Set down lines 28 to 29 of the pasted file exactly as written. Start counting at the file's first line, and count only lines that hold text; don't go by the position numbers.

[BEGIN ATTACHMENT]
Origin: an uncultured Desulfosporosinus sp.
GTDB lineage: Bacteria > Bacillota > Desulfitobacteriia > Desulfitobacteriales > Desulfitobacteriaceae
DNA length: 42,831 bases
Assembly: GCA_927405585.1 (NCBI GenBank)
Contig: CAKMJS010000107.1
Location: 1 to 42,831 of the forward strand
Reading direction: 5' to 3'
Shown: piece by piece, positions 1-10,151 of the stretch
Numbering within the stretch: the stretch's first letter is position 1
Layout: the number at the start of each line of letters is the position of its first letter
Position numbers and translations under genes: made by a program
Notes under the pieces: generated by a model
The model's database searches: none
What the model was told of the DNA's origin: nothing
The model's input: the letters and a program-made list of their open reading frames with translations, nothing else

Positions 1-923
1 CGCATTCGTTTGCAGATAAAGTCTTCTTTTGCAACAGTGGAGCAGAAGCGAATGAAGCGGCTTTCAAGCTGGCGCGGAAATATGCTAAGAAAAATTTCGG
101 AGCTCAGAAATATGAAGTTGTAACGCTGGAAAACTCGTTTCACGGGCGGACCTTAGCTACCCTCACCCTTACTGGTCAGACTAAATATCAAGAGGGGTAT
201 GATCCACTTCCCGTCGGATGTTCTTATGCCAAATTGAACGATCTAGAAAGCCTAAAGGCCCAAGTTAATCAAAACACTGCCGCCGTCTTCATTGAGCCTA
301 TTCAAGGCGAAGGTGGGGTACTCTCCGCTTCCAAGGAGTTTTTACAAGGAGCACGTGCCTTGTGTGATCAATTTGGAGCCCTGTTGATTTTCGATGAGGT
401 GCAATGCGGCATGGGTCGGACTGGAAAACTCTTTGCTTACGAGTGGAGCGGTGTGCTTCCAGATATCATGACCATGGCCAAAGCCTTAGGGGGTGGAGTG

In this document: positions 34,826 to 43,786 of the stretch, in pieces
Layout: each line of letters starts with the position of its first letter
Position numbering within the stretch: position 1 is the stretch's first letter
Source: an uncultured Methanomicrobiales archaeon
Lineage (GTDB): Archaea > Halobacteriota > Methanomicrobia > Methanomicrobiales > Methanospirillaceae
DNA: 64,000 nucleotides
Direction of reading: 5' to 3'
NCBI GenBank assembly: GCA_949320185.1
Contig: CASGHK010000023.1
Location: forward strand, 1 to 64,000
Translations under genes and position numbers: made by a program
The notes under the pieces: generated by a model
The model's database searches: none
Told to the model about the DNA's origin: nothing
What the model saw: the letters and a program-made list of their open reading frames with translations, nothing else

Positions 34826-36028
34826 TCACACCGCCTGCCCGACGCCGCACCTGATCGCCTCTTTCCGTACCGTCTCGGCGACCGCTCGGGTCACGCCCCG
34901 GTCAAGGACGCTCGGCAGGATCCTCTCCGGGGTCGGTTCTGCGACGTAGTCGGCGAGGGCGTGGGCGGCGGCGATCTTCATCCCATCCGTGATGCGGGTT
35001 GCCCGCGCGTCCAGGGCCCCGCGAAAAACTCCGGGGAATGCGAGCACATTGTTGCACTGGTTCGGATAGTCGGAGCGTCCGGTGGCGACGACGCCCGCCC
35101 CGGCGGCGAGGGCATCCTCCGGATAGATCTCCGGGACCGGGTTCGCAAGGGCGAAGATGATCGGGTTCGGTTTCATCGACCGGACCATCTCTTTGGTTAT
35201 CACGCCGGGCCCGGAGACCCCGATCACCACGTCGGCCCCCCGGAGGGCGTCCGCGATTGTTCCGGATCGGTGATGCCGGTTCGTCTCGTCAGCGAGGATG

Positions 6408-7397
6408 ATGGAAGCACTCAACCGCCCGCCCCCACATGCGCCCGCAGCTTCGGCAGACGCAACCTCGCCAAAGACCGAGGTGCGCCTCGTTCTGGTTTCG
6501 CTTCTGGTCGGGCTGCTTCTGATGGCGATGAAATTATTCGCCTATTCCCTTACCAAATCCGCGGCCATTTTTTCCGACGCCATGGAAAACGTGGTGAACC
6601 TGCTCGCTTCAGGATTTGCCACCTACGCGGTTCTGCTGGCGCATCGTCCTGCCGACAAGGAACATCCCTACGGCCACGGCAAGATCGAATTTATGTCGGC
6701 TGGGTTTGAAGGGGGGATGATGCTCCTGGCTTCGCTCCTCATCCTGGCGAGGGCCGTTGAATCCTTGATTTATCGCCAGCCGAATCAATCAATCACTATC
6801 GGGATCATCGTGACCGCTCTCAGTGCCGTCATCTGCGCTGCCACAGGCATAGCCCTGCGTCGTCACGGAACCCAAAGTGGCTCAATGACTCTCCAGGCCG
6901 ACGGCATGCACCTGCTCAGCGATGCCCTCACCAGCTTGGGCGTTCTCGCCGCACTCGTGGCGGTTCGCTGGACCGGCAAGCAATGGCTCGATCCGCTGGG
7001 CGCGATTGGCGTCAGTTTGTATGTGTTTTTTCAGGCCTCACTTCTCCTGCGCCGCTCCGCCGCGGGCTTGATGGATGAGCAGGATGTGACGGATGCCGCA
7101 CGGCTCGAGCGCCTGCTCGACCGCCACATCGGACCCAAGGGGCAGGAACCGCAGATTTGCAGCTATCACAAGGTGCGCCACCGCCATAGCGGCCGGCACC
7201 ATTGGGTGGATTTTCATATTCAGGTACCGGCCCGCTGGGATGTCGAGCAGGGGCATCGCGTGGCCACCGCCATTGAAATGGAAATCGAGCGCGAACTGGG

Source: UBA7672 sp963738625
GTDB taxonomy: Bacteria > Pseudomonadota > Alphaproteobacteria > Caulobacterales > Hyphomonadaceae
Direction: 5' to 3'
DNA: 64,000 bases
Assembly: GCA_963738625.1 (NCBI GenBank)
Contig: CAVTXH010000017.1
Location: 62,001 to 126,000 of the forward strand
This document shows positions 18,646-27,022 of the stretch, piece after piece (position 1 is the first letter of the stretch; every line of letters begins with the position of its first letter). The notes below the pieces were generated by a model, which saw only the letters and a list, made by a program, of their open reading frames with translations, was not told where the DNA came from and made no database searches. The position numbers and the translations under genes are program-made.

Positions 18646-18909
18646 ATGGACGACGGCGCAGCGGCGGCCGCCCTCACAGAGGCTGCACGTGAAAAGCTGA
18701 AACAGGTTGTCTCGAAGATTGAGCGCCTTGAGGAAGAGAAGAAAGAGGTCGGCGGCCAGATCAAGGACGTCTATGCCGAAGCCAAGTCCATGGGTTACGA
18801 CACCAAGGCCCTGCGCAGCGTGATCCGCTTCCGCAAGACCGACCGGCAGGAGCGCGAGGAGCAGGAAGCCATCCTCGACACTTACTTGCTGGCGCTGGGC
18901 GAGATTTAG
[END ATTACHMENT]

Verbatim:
Direction of reading: 5' to 3'
NCBI GenBank assembly: GCA_949320185.1